Efficacy of FODMAP Elimination and Subsequent Blinded Placebo-Controlled Provocations in a Randomised Controlled Study in Patients with Ulcerative Colitis in Remission and Symptoms of Irritable Bowel Syndrome: A Feasibility Study

Nutrients. 2022 Mar 18;14(6):1296. doi: 10.3390/nu14061296.

Dorte Melgaard 1 2Jeanette Sørensen 3Johannes Riis 1Tine S Ovesen 3 4Peter Leutscher 1 2Suzette Sørensen 1 2Julie K Knudsen 1Caspar Bundgaard-Nielsen 1Jeanette Ejstrup 3Ann-Maria Jensen 1Mette Borre 5Anne L Krarup 2 3 6


Author information

1Centre for Clinical Research, North Denmark Regional Hospital, 9800 Hjoerring, Denmark.

2Department of Clinical Medicine, Aalborg University, 9000 Aalborg, Denmark.

3Department of Medicine, North Denmark Regional Hospital, 9800 Hjoerring, Denmark.

4Department of Clinical Nutrition, North Denmark Regional Hospital, 9800 Hjoerring, Denmark.

5Department of Hepatology and Gastroenterology, Aarhus University Hospital, 8210 Aarhus, Denmark.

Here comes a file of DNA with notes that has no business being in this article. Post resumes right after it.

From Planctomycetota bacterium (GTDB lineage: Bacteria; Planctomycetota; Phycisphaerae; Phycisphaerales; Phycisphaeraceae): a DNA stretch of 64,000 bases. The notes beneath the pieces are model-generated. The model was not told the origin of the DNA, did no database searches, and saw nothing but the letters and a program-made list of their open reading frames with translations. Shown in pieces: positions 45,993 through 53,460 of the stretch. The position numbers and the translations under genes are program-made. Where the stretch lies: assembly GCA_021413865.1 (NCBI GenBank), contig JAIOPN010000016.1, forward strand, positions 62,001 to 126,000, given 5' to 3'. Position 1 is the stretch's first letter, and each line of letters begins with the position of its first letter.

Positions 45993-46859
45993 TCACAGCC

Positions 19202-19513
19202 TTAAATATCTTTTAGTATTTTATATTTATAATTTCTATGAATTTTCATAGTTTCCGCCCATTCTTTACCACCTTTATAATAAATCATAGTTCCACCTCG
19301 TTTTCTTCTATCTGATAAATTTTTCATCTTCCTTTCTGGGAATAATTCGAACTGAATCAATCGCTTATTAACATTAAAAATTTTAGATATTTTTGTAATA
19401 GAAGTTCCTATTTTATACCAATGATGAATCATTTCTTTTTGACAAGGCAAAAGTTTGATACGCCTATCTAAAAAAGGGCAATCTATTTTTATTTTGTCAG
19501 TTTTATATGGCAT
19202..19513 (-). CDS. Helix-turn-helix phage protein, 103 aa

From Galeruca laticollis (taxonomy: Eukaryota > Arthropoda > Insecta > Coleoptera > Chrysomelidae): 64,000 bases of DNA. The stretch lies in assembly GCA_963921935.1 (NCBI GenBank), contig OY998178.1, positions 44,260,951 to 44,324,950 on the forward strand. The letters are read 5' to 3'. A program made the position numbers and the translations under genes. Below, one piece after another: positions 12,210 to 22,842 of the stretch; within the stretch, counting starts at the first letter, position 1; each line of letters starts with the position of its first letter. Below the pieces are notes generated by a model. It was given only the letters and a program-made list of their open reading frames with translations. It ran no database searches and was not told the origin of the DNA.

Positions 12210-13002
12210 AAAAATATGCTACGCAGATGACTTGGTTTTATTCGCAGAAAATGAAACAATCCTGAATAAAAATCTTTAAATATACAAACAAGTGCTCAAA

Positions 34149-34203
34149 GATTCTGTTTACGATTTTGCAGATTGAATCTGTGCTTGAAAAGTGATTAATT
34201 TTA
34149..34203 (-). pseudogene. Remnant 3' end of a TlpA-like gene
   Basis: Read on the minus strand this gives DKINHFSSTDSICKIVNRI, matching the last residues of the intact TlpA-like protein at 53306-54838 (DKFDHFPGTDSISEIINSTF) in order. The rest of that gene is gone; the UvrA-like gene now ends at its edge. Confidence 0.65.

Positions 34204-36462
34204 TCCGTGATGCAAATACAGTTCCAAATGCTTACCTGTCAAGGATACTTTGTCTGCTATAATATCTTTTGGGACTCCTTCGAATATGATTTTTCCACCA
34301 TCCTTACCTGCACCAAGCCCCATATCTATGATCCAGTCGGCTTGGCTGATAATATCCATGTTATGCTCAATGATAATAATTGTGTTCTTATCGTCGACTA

6Department of Acute Medicine and Trauma Care, Aalborg University Hospital, 9000 Aalborg, Denmark.


Background: Patients with inflammatory bowel disease (IBD) and symptoms of irritable bowel syndrome (IBS) may be intolerant to fermentable carbohydrates (FODMAPs). The aim of this study was to test the feasibility of eliminating and subsequently reintroducing FODMAPs in patients with IBS symptoms as part of the IBD manifestation and to compare the severity of IBS symptoms and pain, bloating and quality of life (QoL).

Methods: An eight-week randomised open-label FODMAP elimination with double-blinded, crossover provocations of FODMAP and placebo. Diet patients were on a low-FODMAP diet for eight weeks with blinded two-week provocations after two and six weeks. Questionnaires, blood and stool samples were collected.

Results: Patient enrolment was challenging. Nineteen participants were included in the study. Eliminating low FODMAP for two weeks resulted in significant decreases in pain and bloating scores (p < 0.003), whereas there were no statistical differences in pain scores between diet patients and controls. Pain and bloating scores increased, returning to baseline levels after two weeks of double-blinded provocations with placebo, (p > 0.05).

Conclusions: The results document the possibility of performing a randomised controlled study following the gold standard for testing food intolerance with blinding of the Low FODMAP diet. Recruitment of participants was challenging.


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